This is an important factor but the trickiest one too! Even moms do not know how much is enough for the kid on a particular day, in a particular mood on a school day. It is understandable that most moms tend to over pack the box! We feel too much food can be a deterrent. If the child needs more, he or she will tell you that the food was not enough! And if it were too much the leftovers in the tiffin would be sheer waste plus the fact that you would naturally tend to scold the kid. This kind of pressure is what confuses the kid who will then tend to finish an over packed tiffin, eating more than needed.

The gift packing - Tiffin Recipes

“Tiffin” word originated during the British India epoch and it means “to sip” referring to the meal consumed at tea time. Origins of the word are a little ambiguous and confusing. But if one closely scrutinizes the Tiffin or Dabba, it is actually a hauler useful in temporary storage and transporting a meal or lunch. In general, traditional tiffins were made of aluminum or stainless steel alloy, consisting of interlocking three to four-tiers at the bottom of the containers that fit well one on top of the other. Tiffin carriers were opened by unlocking a small catch on either side of the strap handle, then removing it. A very simple yet ingenious product used efficiently till date, for transporting lunch on a daily basis. An affordable innovation without a doubt and is by and large found in most Indian households. Today, modern day tiffins or lunch boxes are made from numerous alloys and varied materials such as toughened plastics, silicone, melamine etc. They come in various shapes and sizes.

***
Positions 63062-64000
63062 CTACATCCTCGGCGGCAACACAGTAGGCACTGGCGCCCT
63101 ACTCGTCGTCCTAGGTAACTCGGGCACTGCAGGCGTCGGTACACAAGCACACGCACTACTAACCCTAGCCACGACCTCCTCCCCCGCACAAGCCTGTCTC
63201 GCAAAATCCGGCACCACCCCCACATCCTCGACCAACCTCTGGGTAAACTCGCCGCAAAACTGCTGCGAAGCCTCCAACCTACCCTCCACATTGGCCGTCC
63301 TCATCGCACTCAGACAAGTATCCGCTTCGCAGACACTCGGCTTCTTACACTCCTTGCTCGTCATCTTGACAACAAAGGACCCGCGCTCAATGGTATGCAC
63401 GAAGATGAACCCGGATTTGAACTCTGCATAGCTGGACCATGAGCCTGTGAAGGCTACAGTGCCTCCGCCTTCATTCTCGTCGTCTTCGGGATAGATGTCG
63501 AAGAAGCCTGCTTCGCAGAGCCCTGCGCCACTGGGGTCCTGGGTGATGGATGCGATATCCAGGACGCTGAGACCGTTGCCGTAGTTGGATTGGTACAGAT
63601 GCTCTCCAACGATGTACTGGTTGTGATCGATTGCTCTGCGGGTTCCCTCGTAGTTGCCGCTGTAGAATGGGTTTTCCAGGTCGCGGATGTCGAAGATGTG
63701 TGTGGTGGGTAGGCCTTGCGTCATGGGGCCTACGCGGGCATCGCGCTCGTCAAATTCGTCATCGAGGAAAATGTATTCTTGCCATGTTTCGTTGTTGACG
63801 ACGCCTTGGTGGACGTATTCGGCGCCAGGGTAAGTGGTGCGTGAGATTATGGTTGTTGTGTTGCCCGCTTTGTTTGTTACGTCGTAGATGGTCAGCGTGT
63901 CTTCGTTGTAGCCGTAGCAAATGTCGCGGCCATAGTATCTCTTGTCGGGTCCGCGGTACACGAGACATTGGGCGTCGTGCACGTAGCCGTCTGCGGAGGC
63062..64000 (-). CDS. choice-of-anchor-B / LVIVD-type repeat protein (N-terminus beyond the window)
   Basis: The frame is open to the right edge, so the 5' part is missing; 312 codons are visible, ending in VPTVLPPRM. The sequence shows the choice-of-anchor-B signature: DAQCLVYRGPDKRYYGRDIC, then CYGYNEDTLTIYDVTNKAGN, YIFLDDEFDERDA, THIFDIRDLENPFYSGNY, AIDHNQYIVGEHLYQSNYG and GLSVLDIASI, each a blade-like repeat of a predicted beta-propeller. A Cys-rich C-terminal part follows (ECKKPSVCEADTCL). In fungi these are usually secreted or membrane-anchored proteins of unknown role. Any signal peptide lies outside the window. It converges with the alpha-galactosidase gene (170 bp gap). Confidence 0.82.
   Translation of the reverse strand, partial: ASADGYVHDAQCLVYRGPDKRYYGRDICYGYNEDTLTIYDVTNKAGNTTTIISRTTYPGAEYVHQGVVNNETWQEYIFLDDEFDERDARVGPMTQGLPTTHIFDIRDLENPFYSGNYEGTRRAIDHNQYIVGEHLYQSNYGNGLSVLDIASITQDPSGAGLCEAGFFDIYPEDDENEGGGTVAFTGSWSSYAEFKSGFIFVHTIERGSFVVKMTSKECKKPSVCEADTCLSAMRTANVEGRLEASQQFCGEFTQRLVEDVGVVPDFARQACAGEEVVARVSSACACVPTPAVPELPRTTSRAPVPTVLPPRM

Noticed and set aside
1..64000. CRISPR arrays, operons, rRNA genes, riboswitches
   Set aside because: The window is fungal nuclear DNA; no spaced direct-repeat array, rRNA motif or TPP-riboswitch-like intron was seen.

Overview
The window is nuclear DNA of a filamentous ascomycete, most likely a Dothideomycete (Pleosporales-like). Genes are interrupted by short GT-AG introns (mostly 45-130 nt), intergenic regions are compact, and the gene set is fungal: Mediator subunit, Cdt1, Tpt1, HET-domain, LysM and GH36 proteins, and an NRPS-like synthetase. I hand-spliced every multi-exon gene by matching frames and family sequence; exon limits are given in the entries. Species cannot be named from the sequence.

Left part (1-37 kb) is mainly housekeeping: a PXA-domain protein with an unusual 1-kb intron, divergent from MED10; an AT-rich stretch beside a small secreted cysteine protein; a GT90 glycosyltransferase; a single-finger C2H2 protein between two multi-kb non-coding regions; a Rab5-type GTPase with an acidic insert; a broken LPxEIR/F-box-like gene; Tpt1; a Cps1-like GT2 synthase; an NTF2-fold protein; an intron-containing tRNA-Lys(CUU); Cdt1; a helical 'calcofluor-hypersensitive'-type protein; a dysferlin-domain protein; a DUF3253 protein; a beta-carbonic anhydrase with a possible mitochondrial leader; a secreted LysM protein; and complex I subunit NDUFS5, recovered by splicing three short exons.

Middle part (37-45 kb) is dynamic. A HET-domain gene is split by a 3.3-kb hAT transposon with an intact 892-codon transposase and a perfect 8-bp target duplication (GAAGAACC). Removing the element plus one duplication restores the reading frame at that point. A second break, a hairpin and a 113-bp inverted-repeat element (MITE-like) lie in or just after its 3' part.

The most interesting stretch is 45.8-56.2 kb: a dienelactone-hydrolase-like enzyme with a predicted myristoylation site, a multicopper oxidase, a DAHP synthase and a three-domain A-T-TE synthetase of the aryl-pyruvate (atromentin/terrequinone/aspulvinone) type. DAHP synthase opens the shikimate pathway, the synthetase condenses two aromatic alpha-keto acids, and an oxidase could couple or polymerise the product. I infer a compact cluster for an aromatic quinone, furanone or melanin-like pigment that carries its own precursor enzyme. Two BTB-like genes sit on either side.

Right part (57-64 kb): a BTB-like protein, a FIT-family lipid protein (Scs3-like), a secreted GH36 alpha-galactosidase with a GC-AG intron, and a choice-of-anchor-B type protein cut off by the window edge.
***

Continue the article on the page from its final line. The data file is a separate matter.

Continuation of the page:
The specific meal in a tiffin varies, depending on the regional parlance, but as a general rule, tiffin mainly holds individual portion of chapattis (Indian flat breads), rice, dal, vegetable dishes or meats, and something sweet. Now, tiffins or lunch boxes are largely of two types one that goes to the workplace to feed lunch to the adult or bread earner of the household and one that the school children carry to school. One dilemma, which troubles most mothers of school-going children, is what to pack in their tiffin boxes. Children easily get bored of eating the same foods and even the adults.

Keeping this in mind, I came up with a viable solution, my new latest offering Tiffins – Delicious and healthy khana for dabba will make life simpler! My first memories are of my own dabba, enjoying the lunch break at school, relishing the food packed so lovingly by my mother. Now, at home too I see my wife Alyona trying to make something new every now and then so that our daughters bring home empty tiffin boxes. I have shared my entire experience in this book.